October 9, 2017
Walmart is debuting shopping with voice commands on its website, via Google Home and Google Home Mini devices; it also offers customers $25 off their order if they buy one of the Google devices and link their Walmart account to Google Express’ shopping platform. The result may boost numbers of users who adopt voice shopping, and will also make it easier for customers with Google Home to easily reorder items they’ve previously purchased; with it, Walmart’s ease of shopping rivals Amazon’s Buy Now option and Dash Buttons.
Business Insider reports that, “this partnership will also allow Walmart to take advantage of Google’s artificial intelligence capabilities,” and “since Google will have access to Walmart customers’ purchase histories, and other valuable data points, it will be able to push personalized promotions to these shoppers.” This combination may “encourage time-pressed shoppers to purchase more through these devices … driving up e-commerce sales for Walmart.”
The New York Times reports that Walmart is also ramping up a grocery pickup service “as a way to marry its e-commerce business with its gigantic network of stores.” The service, which began two years ago, is now available in 1,000 of Walmart’s 4,699 stores in the U.S. NYT calls this “the latest salvo in Walmart’s retail battle with Amazon, and the centerpiece of its strategy to gain the upper hand in the pursuit of consumers looking to streamline their food shopping.”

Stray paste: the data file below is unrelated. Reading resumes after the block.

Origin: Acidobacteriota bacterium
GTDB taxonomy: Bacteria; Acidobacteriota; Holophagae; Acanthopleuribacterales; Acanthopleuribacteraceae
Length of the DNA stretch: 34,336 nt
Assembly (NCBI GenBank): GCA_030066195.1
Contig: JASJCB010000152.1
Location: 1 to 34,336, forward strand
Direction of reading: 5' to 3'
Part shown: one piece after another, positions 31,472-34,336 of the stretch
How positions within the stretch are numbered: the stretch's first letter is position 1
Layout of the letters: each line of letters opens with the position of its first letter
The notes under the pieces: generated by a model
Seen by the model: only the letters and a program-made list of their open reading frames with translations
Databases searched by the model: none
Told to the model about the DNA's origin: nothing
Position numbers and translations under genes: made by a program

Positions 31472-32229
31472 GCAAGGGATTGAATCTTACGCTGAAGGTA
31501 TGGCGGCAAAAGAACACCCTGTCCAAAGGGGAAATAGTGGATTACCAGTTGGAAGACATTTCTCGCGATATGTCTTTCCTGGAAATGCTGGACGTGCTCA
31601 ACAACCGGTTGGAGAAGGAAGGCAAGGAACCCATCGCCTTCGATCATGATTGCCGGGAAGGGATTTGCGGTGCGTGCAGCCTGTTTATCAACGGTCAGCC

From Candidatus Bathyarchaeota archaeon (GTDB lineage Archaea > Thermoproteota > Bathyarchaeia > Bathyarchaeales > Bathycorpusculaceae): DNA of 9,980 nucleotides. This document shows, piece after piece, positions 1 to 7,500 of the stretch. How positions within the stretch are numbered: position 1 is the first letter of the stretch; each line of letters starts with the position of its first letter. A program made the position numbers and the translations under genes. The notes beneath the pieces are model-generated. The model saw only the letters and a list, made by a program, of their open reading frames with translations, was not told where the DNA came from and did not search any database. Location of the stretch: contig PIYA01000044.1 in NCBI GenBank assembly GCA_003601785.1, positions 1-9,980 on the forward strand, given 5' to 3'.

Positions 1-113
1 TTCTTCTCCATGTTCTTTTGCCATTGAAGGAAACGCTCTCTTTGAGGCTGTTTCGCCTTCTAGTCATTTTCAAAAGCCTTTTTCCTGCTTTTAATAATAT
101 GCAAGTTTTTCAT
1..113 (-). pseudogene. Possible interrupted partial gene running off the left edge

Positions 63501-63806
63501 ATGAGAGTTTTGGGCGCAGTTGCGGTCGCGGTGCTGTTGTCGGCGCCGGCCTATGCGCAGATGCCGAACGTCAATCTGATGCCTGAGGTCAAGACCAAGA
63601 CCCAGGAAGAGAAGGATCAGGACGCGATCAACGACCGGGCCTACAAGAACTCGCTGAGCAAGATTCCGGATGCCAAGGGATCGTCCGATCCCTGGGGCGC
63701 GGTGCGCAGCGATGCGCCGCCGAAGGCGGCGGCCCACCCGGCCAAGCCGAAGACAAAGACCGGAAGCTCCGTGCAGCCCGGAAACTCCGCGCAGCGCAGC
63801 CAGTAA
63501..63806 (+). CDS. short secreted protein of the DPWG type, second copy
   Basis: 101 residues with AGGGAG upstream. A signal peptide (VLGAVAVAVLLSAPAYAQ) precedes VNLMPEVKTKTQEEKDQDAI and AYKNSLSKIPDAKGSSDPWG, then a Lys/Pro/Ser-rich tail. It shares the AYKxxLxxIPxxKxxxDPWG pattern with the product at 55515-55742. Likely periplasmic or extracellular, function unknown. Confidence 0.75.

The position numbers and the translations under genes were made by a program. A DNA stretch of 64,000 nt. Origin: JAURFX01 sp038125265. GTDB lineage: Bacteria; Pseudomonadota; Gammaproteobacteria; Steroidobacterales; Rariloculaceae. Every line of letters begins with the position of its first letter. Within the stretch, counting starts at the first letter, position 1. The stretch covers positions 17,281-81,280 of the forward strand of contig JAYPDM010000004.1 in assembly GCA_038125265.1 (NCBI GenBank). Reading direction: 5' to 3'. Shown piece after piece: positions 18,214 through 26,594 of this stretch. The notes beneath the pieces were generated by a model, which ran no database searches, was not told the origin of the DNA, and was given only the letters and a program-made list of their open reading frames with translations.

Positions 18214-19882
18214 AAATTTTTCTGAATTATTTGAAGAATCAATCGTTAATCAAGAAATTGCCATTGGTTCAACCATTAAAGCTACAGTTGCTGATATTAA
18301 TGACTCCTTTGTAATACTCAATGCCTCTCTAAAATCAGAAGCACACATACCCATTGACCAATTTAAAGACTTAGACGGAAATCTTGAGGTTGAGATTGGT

Walmart is experimenting with many different delivery paradigms: using Uber and even having a delivery person load groceries into the refrigerator, with the customer watching via a home security camera.
The risk is that “Walmart’s new grocery strategy could undercut its sales of other products,” since customers won’t be going into stores. “That is the philosophy of the Supercenter: You put all these other categories under one roof,” said Cornell University professor emeritus of food marketing Gene German. “So if the customers don’t go into the stores, that could be a negative.”
Walmart’s response is that its approach to online grocery ordering will make a positive impression on customers who will then be “more likely to purchase general merchandise in addition to food.” Walmart hasn’t disclosed figures for online grocery sales, but its Q2 results, which included all online sales, increased 60 percent from the previous year. Walmart says it has “hired thousands of workers to staff the new service across its many stores.”
Amazon’s latest move in the online retail grocery competition was, in June, buying Whole Foods for $13.4 billion. German supermarket chain Lidl is “also making a big push to open stores in the United States,” and “grocery delivery companies like Fresh Direct have spawned a contest among traditional grocers and startups to offer faster home delivery.”